When Buckeyes, Nittany Lions meet, count on a tight game Print
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Thursday, 25 October 2007 10:49
NCAAF Headline News

 COLUMBUS, Ohio (AP) -There's no doubt about Ohio State's No. 1 rival. With echoes of the Bo-Woody tumult of yesteryear and all of that ``team up north'' rhetoric, Michigan clearly is the red-letter opponent on the schedule.
But No. 2 on the list might just be the team the Buckeyes often have the most trouble with - Penn State.
``Ohio State's got a great tradition,'' Penn State coach Joe Paterno said. ``We've had a lot of good games with them.''
When the Nittany Lions and Buckeyes meet Saturday night in Happy Valley, the game may well swing on one play, as it so often does.
One reason is both teams are usually talented. Another is familiarity: Even in the Big Ten's rotating schedule, the Nittany Lions are on the Buckeyes' schedule every year - just as Michigan is.
The teams have a lot in common, and the scores are usually close. Four times in the last six meetings, the difference has been seven or fewer points, including margins of 2, 6, 1 and 7 points.
Even those other two meetings were deceptively tight. Ohio State won 21-10 in 2004 and last year led 7-6 going into the fourth quarter before the top-ranked Buckeyes put the game out of reach with three touchdowns.
``I've been in each one of them in the last decade, so I've lived all of them,'' Ohio State defensive coordinator Jim Heacock said. ``It's too good traditional football teams and two hard-hitting teams, two competitive teams and two competitive coaches. You know going in it's going to be a battle and then it comes down to turnovers and who's able to run the football.''
The No. 1-ranked Buckeyes (8-0, 4-0 Big Ten) are extremely wary of the No. 24 Nittany Lions (6-2, 3-2) and what they're capable of, particularly when at home. The Buckeyes are 2-5 at Beaver Stadium since Penn State joined the Big Ten in 1994.
``A person being in the wrong spot can go for a touchdown,'' defensive tackle Vernon Gholston said. ``Any time you've got two teams competing like Penn State and Ohio State, it's close. We look a lot back at '05, when it was 17-10, and we expect similar things going up there.''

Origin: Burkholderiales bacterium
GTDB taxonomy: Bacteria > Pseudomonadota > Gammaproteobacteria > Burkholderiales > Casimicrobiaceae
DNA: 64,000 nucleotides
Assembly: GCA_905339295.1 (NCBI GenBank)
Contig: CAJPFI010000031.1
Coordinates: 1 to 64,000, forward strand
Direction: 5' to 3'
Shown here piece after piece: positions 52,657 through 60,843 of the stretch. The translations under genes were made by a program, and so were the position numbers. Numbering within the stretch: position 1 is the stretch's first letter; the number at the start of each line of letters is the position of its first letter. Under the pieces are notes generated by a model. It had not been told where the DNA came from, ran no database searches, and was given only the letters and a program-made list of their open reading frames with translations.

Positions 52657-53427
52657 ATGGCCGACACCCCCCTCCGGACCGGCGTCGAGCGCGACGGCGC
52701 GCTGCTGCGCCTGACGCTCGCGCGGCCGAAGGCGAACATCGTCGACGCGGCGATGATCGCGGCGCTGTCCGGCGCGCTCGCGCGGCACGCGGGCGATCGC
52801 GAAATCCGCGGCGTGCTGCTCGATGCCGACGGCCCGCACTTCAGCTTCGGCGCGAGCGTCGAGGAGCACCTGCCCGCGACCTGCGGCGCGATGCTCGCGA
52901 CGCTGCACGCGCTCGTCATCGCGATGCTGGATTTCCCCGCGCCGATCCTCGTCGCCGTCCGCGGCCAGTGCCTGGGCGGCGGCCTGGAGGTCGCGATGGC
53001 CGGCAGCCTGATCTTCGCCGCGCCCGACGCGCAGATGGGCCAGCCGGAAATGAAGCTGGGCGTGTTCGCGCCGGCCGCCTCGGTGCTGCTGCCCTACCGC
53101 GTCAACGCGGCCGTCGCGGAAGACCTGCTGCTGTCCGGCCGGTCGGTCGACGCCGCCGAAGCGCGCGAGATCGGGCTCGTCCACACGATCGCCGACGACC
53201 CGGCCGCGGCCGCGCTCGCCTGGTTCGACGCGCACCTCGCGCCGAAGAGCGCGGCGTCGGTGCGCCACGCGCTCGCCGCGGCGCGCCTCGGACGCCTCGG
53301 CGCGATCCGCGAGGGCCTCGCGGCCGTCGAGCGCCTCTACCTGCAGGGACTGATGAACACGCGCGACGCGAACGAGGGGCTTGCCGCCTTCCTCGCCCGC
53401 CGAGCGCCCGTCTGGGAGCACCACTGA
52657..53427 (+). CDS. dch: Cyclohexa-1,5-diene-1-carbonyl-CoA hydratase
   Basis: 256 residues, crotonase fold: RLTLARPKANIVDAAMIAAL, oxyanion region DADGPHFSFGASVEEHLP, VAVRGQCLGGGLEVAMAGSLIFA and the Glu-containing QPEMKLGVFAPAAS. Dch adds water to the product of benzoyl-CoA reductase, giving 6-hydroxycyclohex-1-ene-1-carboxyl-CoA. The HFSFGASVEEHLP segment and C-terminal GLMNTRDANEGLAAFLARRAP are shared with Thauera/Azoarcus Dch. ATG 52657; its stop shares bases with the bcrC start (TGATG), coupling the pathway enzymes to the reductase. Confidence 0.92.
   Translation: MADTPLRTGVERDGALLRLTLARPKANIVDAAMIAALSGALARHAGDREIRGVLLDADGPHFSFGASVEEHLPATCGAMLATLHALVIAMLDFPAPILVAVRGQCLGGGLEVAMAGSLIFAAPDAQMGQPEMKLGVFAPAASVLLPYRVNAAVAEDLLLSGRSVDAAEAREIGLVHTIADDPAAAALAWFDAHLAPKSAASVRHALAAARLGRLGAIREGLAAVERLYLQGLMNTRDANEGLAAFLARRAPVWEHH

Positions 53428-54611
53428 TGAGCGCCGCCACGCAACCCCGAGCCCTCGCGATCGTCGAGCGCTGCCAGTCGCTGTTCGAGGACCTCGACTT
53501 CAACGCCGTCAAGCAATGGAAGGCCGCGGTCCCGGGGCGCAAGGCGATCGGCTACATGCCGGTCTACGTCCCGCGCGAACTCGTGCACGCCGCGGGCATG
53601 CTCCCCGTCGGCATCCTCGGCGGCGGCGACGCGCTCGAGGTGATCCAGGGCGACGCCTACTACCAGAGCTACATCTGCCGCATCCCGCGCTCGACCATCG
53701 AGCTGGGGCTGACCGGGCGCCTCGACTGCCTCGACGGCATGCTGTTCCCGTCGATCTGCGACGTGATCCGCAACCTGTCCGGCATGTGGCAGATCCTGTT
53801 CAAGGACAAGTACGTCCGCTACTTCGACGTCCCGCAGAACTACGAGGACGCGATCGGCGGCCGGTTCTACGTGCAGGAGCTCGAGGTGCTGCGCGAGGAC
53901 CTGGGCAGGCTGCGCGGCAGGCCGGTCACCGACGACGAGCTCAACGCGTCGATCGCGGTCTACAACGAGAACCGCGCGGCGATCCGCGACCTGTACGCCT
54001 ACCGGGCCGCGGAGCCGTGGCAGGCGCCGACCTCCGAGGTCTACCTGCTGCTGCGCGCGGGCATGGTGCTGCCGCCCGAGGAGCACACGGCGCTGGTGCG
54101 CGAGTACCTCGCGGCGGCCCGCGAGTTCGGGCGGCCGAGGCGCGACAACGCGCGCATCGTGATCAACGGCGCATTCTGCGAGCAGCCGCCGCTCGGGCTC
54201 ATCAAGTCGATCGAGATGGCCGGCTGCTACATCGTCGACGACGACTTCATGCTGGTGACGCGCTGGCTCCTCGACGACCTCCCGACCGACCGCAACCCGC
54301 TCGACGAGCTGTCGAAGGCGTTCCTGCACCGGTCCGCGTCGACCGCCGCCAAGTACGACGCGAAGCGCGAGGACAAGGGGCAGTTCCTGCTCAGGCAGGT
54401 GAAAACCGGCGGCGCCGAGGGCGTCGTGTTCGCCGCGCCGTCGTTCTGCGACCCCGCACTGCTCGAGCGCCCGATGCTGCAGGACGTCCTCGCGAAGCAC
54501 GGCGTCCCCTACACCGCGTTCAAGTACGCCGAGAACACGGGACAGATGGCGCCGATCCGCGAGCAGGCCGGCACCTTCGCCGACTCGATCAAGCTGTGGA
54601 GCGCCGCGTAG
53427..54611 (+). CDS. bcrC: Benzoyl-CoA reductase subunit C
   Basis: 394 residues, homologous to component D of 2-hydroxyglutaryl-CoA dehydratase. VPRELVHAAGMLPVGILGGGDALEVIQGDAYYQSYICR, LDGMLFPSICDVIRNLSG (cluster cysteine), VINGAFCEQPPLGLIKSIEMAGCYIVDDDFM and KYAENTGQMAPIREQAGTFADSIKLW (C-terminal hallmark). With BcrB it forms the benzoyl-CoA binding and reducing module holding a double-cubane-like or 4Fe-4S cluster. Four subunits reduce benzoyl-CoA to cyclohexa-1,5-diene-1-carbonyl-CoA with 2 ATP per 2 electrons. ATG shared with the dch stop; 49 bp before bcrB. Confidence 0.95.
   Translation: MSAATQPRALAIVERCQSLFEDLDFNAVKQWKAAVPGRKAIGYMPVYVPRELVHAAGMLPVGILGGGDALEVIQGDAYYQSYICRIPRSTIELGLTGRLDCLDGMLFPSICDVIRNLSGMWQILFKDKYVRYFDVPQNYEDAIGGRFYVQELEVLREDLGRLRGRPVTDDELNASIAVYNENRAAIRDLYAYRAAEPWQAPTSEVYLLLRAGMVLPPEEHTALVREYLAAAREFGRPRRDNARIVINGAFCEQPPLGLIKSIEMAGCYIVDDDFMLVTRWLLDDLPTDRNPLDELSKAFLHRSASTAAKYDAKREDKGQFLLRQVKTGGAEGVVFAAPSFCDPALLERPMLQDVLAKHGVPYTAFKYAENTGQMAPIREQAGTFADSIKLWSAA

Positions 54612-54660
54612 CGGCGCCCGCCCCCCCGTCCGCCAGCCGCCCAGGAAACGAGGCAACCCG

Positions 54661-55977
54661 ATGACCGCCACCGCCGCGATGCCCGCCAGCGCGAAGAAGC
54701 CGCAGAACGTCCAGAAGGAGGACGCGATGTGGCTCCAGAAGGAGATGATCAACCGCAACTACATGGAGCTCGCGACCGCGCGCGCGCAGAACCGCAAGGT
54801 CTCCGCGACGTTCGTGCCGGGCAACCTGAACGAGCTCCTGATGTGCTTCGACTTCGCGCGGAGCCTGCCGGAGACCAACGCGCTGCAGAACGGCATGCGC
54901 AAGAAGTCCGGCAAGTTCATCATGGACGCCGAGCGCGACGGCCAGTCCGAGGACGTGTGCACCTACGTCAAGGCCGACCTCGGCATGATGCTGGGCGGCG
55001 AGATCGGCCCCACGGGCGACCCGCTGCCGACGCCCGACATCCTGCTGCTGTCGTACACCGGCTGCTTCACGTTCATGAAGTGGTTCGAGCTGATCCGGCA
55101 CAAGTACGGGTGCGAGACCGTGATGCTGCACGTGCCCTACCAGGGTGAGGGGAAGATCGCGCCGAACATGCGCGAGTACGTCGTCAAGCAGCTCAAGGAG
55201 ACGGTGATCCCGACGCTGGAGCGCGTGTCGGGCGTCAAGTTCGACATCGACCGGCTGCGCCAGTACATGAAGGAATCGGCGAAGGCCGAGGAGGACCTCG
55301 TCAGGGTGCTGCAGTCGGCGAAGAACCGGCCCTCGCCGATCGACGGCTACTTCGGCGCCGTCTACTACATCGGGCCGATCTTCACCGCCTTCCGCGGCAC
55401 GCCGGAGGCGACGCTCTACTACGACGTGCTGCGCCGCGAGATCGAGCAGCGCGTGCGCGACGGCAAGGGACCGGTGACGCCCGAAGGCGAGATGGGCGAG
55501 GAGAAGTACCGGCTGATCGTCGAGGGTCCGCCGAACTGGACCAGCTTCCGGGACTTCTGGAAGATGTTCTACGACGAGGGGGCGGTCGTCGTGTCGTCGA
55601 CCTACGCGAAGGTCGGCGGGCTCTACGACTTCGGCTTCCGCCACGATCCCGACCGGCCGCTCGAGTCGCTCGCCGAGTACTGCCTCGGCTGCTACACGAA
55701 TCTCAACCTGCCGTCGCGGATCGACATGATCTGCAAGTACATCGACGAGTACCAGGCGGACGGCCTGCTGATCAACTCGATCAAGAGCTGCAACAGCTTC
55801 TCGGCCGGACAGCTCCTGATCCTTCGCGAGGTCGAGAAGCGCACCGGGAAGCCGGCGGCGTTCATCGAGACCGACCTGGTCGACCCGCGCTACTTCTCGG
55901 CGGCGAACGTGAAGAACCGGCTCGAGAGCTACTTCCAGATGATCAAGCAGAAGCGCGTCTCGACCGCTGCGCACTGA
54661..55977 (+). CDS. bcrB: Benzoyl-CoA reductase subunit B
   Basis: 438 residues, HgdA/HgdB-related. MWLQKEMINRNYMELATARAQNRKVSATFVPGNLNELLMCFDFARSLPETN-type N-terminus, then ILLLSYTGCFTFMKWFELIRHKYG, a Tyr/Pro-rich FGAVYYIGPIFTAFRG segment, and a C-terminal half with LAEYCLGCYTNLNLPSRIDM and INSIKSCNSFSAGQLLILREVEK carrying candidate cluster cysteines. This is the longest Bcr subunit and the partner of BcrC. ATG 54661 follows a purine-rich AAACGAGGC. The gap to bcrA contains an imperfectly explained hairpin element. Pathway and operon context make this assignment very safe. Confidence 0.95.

That '05 loss at Beaver Stadium knocked the sixth-ranked Buckeyes out of the national championship picture. It also was the last time the Buckeyes lost a Big Ten game, a string they've extended to a school-best 18 in a row, one off the conference record set by Michigan 1990-2.
Ohio State's players are on high alert that they're walking into a Lions den again.
``Coach (Jim) Tressel definitely harps on that in big games like this,'' wide receiver Brian Robiskie said. ``We know we're going on the road at night in a hostile environment. This is one of those games where your focus has to go up.''
Consider some of the big plays in this series in the last few years.
-In 2001, Zack Mills rallied Penn State from a 27-9 deficit to win 29-27 in State College. That moved Joe Paterno past Paul ``Bear'' Bryant into the career coaching victories lead with 324 (now he's up to 369).
-Chris Gamble, who started at both cornerback and wide receiver, returned a pass by Mills 40 yards for the decisive score in a 13-7 win. The play was one of a number of close calls for Ohio State (14-0) in its 2002 national championship run.
-Backup quarterback Scott McMullen hit Michael Jenkins with a 5-yard TD pass with 1:35 left to give Ohio State a 21-20 win in 2003. Penn State's David Kimball came up just short on a 60-yard field goal on the final play.
-Penn State's defense, led by Tamba Hali, forced Ohio State QB Troy Smith to fumble the ball away with 81 seconds left to preserve a 17-10 win in that 2005 showdown.
``If you stepped back and looked at Ohio State and Penn State and said what makes them most similar, I would say two things,'' Tressel said. ``One, they both pay very close attention to special teams. And they both play excellent defense. It's not that they don't play good on offense. (Those) would be the hallmarks of those teams over the course of years and years and years.''
 

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